USA news in brief

Compiled from wire service reports by Monitor staff.

By , Staff writer

The US will be made to "regret" the detention of five Iranians in Iraq since January, Foreign Minister Manouchehr Mottaki said Tuesday, demanding their release "as soon as possible." Iran's government calls the five diplomats; the US military has said they're suspected of helping to funnel weapons to Iraqi militants. Mottaki did not directly link their case to that of four Iranian-Americans being held in Tehran on suspicion of acting against national security. But Iran's Justice Ministry said a decision on whether to indict them will be announced in two to three days.

Polling places were closing across Israel in the critical runoff election for leadership of the Labor Party, the main partner in Prime Minister Ehud Olmert's coalition government. One late opinion survey predicted victory for ex-Prime Minister Ehud Barak, who won the first round of voting last month. But another poll found Barak and challenger Ami Ayalon, Israel's former intelligence chief, in a statistical tie.

Saying, "We want peace and we are ready for negotiations," the separatist Kurdistan Workers Party (PKK) declared a unilateral cease-fire with Turkey. It pledged no further attacks against Turkish targets "other than for self-defense" and urged the government in Ankara to end hostilities, especially with a national election scheduled for next month. The PKK has been fighting for Kurdish autonomy for more than two decades and is blamed for the deaths of dozens of government troops and village guards since early May. Last week, there were reports of a heavy Turkish military buildup along the border with Iraq, where the PKK maintains bases.

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Thirteen hostages – three of them Americans – were set free Tuesday in Nigeria's oil delta, easing tension there as militants prepared for negotiations with new President Umaru YarAdua's government. YarAdua has pledged to address the militants' grievances – usually control over oil revenues, compensation for environmental damage, and massive infrastructure improvements – before resorting to a security crackdown. The release still leaves at least 20 foreign nationals in the militants' custody, the BBC reported.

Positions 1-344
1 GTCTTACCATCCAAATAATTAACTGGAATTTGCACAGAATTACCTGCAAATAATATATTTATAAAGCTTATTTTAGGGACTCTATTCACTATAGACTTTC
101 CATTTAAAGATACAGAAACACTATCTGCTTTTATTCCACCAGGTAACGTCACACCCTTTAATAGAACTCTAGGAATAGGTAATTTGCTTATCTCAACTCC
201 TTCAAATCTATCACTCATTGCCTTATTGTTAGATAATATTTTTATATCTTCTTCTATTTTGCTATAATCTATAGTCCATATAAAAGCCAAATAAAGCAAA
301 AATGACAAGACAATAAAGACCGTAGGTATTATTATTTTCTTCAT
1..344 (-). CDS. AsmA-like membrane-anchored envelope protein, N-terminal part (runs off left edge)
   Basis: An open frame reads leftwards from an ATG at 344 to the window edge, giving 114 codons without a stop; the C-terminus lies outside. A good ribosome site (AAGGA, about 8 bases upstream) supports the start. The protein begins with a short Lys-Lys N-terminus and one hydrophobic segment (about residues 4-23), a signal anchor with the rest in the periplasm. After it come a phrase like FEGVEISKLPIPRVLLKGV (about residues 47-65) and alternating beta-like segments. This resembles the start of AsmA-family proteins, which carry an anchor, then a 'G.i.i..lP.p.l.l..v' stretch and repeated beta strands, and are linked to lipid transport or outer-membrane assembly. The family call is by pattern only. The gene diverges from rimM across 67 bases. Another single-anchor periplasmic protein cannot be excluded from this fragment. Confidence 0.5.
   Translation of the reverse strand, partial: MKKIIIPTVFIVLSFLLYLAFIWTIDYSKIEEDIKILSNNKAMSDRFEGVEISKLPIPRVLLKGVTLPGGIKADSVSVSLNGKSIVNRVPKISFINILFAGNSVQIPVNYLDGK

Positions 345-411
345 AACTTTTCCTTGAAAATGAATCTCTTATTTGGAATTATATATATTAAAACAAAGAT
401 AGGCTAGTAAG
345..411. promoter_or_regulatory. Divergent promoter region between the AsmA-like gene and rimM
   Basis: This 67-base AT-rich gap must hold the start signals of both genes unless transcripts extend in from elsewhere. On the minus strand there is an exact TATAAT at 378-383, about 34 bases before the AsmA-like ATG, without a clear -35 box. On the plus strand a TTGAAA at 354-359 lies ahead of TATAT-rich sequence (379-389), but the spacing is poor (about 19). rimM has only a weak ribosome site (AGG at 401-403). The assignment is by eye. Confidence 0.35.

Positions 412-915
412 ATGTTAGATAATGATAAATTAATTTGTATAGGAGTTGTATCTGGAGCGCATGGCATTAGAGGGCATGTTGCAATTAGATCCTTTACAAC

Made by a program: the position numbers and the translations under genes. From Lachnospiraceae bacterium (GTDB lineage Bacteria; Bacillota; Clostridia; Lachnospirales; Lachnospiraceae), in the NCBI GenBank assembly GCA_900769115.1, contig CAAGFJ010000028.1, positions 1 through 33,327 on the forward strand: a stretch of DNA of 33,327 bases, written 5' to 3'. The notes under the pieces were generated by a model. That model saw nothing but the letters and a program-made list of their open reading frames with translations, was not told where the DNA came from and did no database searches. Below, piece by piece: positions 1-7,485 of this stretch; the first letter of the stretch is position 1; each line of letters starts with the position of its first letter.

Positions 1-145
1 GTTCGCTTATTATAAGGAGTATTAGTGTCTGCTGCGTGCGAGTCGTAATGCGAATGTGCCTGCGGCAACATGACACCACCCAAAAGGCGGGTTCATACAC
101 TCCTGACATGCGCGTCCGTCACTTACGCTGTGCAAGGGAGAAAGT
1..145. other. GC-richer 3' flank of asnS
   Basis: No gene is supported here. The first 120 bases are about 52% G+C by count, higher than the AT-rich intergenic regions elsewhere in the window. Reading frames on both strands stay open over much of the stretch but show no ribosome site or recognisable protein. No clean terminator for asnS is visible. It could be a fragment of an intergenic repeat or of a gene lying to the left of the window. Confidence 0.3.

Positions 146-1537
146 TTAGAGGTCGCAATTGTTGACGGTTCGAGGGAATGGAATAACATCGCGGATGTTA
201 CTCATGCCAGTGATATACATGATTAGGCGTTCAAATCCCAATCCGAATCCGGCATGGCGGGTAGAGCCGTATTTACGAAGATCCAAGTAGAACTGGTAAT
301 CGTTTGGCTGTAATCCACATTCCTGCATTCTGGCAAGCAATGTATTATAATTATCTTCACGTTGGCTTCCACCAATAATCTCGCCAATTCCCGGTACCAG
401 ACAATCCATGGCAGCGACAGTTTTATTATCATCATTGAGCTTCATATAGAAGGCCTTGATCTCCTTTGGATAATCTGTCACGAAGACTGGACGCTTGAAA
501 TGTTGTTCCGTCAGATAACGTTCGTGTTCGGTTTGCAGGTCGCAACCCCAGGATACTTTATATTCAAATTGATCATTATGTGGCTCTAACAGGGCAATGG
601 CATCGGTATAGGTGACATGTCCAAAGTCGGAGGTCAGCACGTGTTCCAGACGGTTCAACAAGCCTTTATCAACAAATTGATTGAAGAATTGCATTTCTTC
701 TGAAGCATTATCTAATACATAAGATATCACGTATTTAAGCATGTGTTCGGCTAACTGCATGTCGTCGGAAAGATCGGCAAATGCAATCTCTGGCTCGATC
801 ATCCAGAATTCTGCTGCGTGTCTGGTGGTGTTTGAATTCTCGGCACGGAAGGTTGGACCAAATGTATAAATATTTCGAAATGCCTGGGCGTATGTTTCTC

A day after seizing $1.5 billion worth of his assets, Thailand's military-backed government said ousted Prime Minister Thaksin Shinawatra is "eligible" to return home and challenge the graft allegations against him. From exile, Thaksin said through his lawyer that he'd decide in the next few days when he might return. He was abroad last fall when the military seized power and warned him to stay away until after the national election planned for this December.

For atrocities committed as ethnic Serbs were setting up a breakaway state in Croatia, their former rebel leader was sentenced to 35 years in prison Tuesday. The UN war-crimes tribunal for the Balkans found Milan Martic guilty of murder, torture, deportation of non-Serbs, and 13 other offenses in the early 1990s. The justices said Martic had sought to carve out a "greater Serbia," over which he'd cede control to Yugoslav President Slobodan Milosevic.

Another day of relentless heavy rains worsened flooding in Chittagong, Bangladesh's port city, and raised the number of deaths nationwide to 130, authorities said. More than 50 other people were reported missing. Mudslides are common in the Chittagong area during monsoon season, but the rainfall levels have been the highest in seven years, and the authorities say they were unprepared for "such a huge tragedy."

Tense union leaders in Britain were awaiting word from Ford Motor Co. on whether it will put its Jaguar and Land Rover subsidiaries up for sale. The struggling US automaker has been selling assets to offset declining sales and profits and confirmed Tuesday that it's "reviewing" options for the two brands. Together, they account for 19,000 jobs in Britain.

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